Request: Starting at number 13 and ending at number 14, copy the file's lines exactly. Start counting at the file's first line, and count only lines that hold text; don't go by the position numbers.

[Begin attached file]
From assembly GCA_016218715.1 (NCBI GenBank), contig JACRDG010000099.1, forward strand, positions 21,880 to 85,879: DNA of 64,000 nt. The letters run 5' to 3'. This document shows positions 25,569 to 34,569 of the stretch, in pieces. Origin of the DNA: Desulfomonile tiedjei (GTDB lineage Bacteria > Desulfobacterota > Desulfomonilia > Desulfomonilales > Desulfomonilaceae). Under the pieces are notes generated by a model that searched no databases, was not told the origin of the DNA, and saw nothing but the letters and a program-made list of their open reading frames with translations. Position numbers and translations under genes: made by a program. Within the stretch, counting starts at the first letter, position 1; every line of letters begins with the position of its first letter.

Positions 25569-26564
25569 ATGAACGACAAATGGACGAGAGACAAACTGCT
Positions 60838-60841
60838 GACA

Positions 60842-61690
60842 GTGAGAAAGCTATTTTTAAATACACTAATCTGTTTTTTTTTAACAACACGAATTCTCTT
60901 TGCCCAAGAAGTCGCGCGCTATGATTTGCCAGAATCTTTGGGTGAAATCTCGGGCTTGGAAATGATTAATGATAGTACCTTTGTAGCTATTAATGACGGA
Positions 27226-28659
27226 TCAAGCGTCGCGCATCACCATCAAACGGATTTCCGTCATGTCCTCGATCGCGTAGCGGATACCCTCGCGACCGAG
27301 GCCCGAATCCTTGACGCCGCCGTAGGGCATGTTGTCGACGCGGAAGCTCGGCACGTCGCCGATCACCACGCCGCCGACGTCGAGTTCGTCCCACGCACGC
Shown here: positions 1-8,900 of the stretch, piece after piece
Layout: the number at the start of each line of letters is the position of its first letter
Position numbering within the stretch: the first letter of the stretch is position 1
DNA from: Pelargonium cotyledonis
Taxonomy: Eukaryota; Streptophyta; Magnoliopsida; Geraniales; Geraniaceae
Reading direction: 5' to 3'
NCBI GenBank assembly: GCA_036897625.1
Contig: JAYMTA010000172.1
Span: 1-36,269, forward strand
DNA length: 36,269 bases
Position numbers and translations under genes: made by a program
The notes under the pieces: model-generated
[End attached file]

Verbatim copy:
Layout: the number at the start of each line of letters is the position of its first letter
Position numbering within the stretch: the first letter of the stretch is position 1